On Thursday, July 9th, our police reform team invited Ms. Pamela Price, a prominent Bay Area civil rights attorney, to speak to us about her experiences and insight into the justice system in our area. Here is a preview of our conversation, the link to which is located below.
After some introductions, Ms. Price began with the story of how her activism was jump-started when she was 12 years old. “It was like a curtain tearing in half over my life,” she explained, recalling the shock of the assassination of Rev. Martin Luther King Jr. in 1968. Around this time, Ms. Price had seen older students and adults face arrest, violence, and death for participating and organizing in protests. The memory of the sacrifices of older leaders pushed Ms. Price to engage in advocacy of her own.
Her activism led her to resistance from the various institutions in her life, as her school administrators tried to pull her into another educational path (so that she would be isolated from some of the other students). Such institutional backlash culminated when she had to spend time in the juvenile justice system. Despite such challenges. Ms. Price later applied and was accepted to Yale University, where she studied political science.
“It was a very very challenging and very dangerous time…and I just survived, literally by the grace of God,” she recalled.
As Ms. Price began to practice law as a community defender in San Francisco, she came face to face with the realities of the disturbing problems in our justice system, many of which continue to plague our communities today. In particular, she emphasized that, while the conduct and transparency of police officers is a huge problem in itself, prosecutors, probation officers, and our focus on prisons over schools/services all contribute in creating a justice system that traps many people of color in vicious cycles of poverty and crime, with little hope for educational attainment and economic opportunity.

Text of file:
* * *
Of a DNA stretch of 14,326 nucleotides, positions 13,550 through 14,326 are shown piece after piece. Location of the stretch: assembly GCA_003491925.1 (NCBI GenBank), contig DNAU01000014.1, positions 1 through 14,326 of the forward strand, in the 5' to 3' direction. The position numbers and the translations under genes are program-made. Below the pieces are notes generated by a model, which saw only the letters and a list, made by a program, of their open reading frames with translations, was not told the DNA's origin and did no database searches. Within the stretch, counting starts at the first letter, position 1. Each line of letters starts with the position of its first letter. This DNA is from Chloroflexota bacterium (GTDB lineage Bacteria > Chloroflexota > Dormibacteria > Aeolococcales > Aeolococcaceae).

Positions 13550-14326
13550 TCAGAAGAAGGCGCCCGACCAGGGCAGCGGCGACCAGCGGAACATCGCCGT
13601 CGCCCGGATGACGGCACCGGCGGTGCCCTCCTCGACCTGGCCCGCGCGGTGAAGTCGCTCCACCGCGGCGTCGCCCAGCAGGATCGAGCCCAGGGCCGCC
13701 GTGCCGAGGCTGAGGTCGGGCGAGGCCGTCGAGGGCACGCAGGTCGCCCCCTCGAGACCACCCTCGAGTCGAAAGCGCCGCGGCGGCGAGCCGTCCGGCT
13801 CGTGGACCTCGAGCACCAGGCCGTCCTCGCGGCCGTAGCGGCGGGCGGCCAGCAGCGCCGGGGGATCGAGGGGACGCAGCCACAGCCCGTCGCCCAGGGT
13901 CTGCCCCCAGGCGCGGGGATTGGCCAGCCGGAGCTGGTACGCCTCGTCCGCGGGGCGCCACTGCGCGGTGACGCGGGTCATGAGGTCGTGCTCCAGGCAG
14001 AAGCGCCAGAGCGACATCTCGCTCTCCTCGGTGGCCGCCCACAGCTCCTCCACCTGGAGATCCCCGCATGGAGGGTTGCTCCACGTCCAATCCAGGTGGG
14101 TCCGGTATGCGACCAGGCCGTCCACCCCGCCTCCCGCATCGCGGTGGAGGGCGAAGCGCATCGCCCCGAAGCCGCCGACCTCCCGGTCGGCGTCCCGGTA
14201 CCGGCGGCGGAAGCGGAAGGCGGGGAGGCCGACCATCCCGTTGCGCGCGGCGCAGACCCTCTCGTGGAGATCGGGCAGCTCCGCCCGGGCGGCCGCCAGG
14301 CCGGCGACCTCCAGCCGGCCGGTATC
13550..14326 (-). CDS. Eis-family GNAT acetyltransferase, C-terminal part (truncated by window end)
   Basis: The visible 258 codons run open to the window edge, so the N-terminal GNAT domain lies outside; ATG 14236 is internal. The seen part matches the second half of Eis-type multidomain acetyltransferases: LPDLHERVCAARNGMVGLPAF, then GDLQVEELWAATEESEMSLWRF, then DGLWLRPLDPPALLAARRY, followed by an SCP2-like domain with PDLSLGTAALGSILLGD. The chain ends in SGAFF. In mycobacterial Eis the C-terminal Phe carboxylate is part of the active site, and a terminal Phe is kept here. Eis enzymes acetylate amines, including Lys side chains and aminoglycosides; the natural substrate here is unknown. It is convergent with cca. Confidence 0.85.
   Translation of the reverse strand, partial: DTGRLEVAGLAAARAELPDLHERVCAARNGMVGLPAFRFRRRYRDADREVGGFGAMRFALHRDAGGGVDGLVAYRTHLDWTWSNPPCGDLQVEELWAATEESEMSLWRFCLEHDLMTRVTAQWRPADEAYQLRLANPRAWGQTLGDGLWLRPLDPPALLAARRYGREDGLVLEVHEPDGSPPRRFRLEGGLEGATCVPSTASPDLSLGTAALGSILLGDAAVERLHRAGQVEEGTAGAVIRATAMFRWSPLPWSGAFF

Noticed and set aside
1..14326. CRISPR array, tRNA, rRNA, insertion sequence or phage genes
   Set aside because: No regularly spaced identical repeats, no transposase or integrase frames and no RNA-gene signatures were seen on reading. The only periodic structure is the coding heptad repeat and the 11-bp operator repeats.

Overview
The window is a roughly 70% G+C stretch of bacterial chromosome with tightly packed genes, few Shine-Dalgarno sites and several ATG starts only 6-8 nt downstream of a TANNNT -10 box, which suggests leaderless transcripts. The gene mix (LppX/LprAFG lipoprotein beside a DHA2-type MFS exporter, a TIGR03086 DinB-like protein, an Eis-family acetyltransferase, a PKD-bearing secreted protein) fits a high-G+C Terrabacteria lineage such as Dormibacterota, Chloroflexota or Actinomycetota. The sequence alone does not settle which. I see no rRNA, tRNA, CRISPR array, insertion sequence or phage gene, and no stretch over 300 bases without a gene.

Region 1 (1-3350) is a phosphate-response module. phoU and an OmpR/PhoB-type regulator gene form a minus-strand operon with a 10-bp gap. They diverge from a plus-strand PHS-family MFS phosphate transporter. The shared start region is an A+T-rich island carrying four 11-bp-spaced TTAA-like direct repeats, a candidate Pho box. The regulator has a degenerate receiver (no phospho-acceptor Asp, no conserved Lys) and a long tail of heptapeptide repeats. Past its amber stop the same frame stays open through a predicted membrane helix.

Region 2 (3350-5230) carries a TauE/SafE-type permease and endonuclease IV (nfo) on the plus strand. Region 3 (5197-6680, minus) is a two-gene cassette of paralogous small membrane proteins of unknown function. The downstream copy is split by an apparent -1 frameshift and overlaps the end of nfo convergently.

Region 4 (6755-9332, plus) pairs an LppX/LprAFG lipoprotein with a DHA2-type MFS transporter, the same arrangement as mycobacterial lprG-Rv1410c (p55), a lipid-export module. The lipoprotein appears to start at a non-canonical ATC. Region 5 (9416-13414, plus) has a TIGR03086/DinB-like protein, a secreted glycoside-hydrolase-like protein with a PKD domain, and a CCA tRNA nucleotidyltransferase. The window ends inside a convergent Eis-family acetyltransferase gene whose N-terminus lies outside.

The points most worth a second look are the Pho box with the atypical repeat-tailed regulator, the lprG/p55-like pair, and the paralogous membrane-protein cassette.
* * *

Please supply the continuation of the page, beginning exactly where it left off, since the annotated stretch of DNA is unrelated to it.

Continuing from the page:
At one poignant moment, our main speaker, Krishna asked whether the increase in awareness of systemic racism has made the situation any better in recent decades.
“I have to say things are worse,” she responded. While overt segregation has been dismantled, issues like the racial wealth gap have only exacerbated as the recent decades saw federal, state, and local resources being stripped from schools and poured into bigger prisons and armed police. In some of the schools in her area, she explained, there were bathrooms whose faucets and toilets were all completely broken while the state continues to maintain our large, expensive prisons that seem more effective in perpetuating crime than discouraging it.
Still, throughout the hour-long talk, she maintained her deep sense of hope and joy. After all, she pointed out, it’s our generation’s time to keep the politicians on their toes, and we can do better.
We would like to thank Ms. Price for talking with us, and encourage readers to listen to our Q&A session. Click here to watch the video.